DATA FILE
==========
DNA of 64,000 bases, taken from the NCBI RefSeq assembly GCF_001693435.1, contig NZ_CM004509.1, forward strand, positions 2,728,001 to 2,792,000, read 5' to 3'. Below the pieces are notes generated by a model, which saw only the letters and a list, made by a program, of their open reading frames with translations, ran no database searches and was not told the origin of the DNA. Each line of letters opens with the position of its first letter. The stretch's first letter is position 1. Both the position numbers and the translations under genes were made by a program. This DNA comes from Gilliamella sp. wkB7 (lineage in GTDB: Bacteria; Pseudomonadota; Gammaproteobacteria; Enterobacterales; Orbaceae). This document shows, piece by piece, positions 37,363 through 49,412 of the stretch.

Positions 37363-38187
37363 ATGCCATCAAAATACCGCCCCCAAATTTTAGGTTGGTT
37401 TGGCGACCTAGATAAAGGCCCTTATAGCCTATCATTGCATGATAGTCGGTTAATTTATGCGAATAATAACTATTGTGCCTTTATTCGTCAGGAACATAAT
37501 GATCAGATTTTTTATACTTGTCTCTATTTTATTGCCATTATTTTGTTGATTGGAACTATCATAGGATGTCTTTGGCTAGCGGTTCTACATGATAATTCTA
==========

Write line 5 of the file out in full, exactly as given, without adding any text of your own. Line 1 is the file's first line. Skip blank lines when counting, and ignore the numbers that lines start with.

37501 GATCAGATTTTTTATACTTGTCTCTATTTTATTGCCATTATTTTGTTGATTGGAACTATCATAGGATGTCTTTGGCTAGCGGTTCTACATGATAATTCTA